Introducing Cockpit, a Project Dashboard from 8grams

8grams
5 min readJan 22, 2024

This article can also be read on https://8grams.tech/blog/introducing-cockpit-a-project-dashboard-from-8grams/.

Background

During our software development business, there has always been one thing that has consistently posed a challenge for us, which is how to monitor the progress of multiple projects simultaneously. This is not an issue when only one or two projects are running concurrently. However, the situation changes when we have, let’s say, 5–10 projects running simultaneously. Project managers and relevant stakeholders require a way to view the status of all these projects at a bird’s eye view.

We have tried various methods to solve this problem. Initially, we used Excel or spreadsheets to track project status. However, these tools did not provide a comprehensive and objective overview. We also struggled to interpret the data because it was displayed as rows of cells in a spreadsheet.

We also once created a dashboard summarizing task completions from all projects. However, this approach failed to provide insights into the actual status of a project. The summary of tasks did not reflect the real project conditions. For instance, suppose all tasks have been completed, but there are internal or project owner blockers preventing us from progressing with development, and thus, no new tasks can be created. In this scenario, the task summary would indicate that all tasks have been completed, but in reality, the project is still hindered in its progress.

Introducing Cockpit

After exploring many ideas and tools, we decided to try creating our own project monitoring tool that suits our needs. We were inspired by a Jira Extension called Hill Chart. Later, we also have to give credit to Basecamp because we found out that this Jira extension was directly inspired by the Hill Chart in Basecamp.

We created a simple tool that we named Cockpit, meaning the control center in an aircraft. With Cockpit, we can easily monitor the status of all ongoing projects. You can try it for free at https://cockpit.8grams.tech. This tool is free, with no usage limitations. We do not collect your data or track your activities while using this application.

The application is easy to use. You only need a Gmail account to register or log in to the application.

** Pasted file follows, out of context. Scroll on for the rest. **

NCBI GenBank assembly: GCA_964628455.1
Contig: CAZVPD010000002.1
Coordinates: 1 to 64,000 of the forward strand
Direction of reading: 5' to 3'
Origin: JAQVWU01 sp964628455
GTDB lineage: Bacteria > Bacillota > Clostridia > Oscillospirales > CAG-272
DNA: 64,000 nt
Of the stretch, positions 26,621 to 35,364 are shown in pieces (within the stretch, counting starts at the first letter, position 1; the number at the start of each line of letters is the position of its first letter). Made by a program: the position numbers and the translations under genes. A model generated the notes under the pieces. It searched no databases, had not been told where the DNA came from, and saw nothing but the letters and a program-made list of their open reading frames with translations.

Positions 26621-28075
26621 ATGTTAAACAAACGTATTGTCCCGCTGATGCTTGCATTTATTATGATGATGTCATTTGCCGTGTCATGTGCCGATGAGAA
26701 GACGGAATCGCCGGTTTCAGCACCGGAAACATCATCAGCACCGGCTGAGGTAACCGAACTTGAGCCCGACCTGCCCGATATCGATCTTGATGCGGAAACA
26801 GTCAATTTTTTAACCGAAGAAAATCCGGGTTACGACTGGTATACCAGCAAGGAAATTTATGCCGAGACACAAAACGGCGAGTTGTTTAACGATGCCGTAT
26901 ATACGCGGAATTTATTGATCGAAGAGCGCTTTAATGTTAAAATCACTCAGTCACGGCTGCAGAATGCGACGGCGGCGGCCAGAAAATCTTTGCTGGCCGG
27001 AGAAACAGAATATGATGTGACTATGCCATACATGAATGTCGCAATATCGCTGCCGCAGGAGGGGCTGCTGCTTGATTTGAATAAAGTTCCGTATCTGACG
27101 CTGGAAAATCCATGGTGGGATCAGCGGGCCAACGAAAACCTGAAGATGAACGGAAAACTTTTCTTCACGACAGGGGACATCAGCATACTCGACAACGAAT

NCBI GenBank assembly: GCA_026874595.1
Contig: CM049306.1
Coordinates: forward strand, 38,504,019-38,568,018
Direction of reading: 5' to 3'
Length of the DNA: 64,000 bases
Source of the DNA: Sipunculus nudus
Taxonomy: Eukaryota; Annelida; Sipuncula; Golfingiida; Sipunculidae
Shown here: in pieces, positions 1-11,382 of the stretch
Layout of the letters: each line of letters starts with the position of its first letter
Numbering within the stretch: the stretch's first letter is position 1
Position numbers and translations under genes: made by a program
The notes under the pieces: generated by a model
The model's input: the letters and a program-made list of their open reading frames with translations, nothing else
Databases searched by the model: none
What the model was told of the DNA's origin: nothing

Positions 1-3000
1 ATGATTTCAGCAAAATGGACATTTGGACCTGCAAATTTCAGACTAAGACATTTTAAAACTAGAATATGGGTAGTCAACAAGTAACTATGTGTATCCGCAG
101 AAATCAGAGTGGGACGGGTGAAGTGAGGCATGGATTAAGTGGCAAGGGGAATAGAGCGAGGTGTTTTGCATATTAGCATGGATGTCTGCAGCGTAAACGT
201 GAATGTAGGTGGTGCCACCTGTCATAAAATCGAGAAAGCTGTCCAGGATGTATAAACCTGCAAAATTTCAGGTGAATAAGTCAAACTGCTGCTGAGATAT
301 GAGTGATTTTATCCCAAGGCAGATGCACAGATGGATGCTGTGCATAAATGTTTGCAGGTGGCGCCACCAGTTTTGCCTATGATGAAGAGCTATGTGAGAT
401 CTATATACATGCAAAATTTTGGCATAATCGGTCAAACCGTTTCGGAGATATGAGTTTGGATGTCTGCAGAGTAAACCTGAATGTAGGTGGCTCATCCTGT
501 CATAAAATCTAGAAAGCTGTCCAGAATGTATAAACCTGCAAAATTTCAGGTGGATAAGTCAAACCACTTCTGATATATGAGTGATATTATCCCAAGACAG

Cockpit Login Page

After successfully entering the application, you need to create an organization if you don’t already have one. An organization is a container for projects, and an organization can have many projects within it. Each user can have multiple organizations.

Organizations

After creating an organization, you can start monitoring projects, starting by creating a project. After creating a project, you can see the main functions of Cockpit.

Projects

You will be presented with a simple diagram consisting of three components: Timeline, Progress Line, and Actors. For Actors, you need to create at least one actor to work with this diagram.

Cockpit Diagram

Timeline

The Timeline depicts the project’s timeline. The start date of the project is in the bottom left corner, and the end date is in the bottom right corner. The Timeline is like a loading bar where each day continuously shifts to the right towards the project’s end date.

Actors

Actors are all individuals involved in the project. In our case, Actors are usually project managers, business analysts, and engineers, so we typically have at least three actors in the Cockpit diagram. Each Actor can move a small circle representing them in the project according to the project’s conditions. Each Actor will have their position, as their view of the project’s progress may differ. For example, an engineer may consider progress to be fast because many tickets are completed, so they move their Actor’s point far to the right on the Progress Line. However, a Project Manager may still hold back progress because they know there are some blockers that will hinder the project.

Progress Line

The Progress Line is a curved line upwards resembling a hill. This upward curve illustrates the actual project conditions, where progress usually starts slow at the beginning of the project, similar to a climber slowly ascending a hill. The further to the right, it can be assumed that the project is approaching completion.

How to read The Cockpit Diagram

The simple diagram below can convey a lot of information. For example, if the timeline is nearing the end date while the Actor points on the Progress Line are still far from the finish point, this signals that the project is in trouble and needs immediate attention. Conversely, if the timeline is far from the end date while the Actor points on the Progress Line are close to the finish point, the project is running smoothly. Ideally, actor points will be roughly parallel to the timeline points.

Project is on danger
Project in on good progress

In other cases, such as a significant gap between two Actor points, something abnormal may be happening in the project.

There is something wrong in this project

Try it for free on https://cockpit.8grams.tech, and feel free to share your experience with it on hello@8grams.tech or mention me on X (@8grams_tech).

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8grams

We are a DevOps Consulting Firm with a mission to empower businesses with modern DevOps practices and technologies